Archbishop Vigneron cited the witness of St. Lydia of Philippi, a European convert and companion of St. Paul who helped support the apostle's ministry, as an example of faith as the archdiocese moves forward on mission. At the end of the assembly, attendees were invited to sign a petition in favor of the archbishop asking the Vatican's Dicastery for Divine Worship to include St. Lydia's May 20 memorial in the archdiocese's liturgical calendar.
Speakers during the assembly's first two days, which were exclusively for priests, emphasized the essential role of the priesthood within Families of Parishes.
In keeping with the theme, in a talk given the first day via a prerecorded video, Fr. Roger Landry, a priest of the Diocese of Fall River, Mass., who currently serves as chaplain to Columbia University in New York City, spoke about the mission of the priest, emphasizing the “radical communitarian form” of the priesthood, which is meant to be reflected in the priest’s communion with the Blessed Trinity, Fr. Landry explained.
“The priest is called to live this relationship in an intimate and personal way so that communion with the Blessed Trinity is supposed to impact all our other relationships — as Christ has been sent, so priests have been sent,” said Fr. Landry, whose flight to Detroit was grounded by storms in New York.
This communion should be reflected in the relationship and obedience to the bishop and in friendship and brotherhood with fellow priests, Fr. Landry added.
“This communion among priests is meant to overflow into priestly prayer, fraternity, friendship, associations and even common life,” Fr. Landry said.
In unity with Christ's mission, priests already belong to one team and share a common goal and mutual accountability, and in Families of Parishes, that shared accountability takes on a more intimate form, Fr. Landry said.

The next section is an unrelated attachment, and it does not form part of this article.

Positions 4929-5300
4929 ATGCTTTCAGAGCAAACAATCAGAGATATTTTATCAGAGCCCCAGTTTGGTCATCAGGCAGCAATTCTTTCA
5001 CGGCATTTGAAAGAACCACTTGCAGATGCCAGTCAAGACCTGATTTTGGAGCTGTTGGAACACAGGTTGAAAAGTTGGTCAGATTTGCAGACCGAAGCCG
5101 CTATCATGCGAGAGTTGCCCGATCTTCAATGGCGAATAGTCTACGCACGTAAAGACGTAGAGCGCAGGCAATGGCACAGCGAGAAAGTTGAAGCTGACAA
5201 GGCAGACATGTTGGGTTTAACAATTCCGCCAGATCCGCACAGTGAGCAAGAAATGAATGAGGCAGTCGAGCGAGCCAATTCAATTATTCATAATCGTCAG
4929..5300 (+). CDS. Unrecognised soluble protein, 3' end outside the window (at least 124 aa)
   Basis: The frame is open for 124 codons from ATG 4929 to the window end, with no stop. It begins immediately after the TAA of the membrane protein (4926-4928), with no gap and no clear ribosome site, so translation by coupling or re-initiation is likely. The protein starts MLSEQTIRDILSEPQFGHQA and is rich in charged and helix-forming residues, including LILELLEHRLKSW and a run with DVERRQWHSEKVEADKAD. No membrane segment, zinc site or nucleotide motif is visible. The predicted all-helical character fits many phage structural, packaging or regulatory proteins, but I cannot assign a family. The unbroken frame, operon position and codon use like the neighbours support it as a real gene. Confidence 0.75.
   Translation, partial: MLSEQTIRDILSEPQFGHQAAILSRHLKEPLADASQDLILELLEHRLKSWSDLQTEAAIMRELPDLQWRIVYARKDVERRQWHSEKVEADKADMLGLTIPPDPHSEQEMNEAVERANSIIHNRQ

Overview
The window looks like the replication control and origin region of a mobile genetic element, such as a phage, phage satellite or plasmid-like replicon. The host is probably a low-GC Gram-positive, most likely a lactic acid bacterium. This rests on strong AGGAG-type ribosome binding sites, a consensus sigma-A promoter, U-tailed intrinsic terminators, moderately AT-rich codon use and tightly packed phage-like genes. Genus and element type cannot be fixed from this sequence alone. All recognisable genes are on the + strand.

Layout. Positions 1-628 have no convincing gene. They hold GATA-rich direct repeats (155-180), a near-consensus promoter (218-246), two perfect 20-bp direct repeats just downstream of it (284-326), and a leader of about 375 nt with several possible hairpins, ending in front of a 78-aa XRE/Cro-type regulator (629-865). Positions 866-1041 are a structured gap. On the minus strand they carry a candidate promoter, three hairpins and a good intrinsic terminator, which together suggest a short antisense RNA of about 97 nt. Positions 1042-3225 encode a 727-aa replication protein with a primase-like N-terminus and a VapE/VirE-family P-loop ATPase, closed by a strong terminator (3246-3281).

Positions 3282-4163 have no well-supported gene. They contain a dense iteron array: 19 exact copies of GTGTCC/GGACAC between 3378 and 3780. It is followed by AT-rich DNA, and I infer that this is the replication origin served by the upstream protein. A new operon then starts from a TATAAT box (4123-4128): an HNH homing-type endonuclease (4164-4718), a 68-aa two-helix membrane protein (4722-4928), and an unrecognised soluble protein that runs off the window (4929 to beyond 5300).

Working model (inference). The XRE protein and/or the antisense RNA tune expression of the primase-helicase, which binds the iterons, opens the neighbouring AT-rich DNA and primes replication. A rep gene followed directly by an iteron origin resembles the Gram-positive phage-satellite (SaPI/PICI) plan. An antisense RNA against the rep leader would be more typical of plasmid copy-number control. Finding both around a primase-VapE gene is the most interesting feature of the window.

On a winning team, teammates get along, he added.
“We want to be members of that great winning team. Christ has won the victory, but sometimes we don’t behave that way,” Fr. Landry said. “Christ calls us together to the others that he's called to be collaborators in the vineyard at the same time. (We are) taking in the same harvest, working for the same cause — literally his cause.”
Other talks during the Missionary Renewal Assembly included a presentation from Chris Kozlowski and Chris Piebiak, mission support director and director of family ministries for the Disciples Unleashed Family of Parishes, respectively; author, speaker and motivational coach Patrick Lencioni; and Dan Cellucci, CEO of the Catholic Leadership Institute.
Fr. Mario Amore and Fr. Matthew Hood, incoming and outgoing director of the archdiocese's Department of Evangelization and Missionary Discipleship, served as emcees.
"I am grateful to be here because it really helps us to deal with the transition and change, and change is hard for everyone," Fr. Salvatore Palazzolo, a canon lawyer who works in the Metropolitan Tribunal, told Detroit Catholic. "This is something that the whole diocese is experiencing, even for those not in a parish. To be able to understand it and go through it with everyone is much better than trying to process it alone."
Near the end of his talk, Archbishop Vigneron added his own measure of success: it's about the giving of oneself to the will of the Father.
“You can't have one without the other: 'Repent and believe in the Gospel.' There cannot be evangelizing without repentance,” Archbishop Vigneron said. “And so, for us to move forward in evangelizing means that every day we have to renew our repentance, renew our commitment of ourselves into the Lord's hands, our abandonment of our own expectations, and our own demands, and give ourselves totally along with Jesus into the hands of the Father.”
An earlier version of this story listed a different feast day for St. Lydia's memorial.
Families of Parishes Unleash the Gospel Archdiocese of Detroit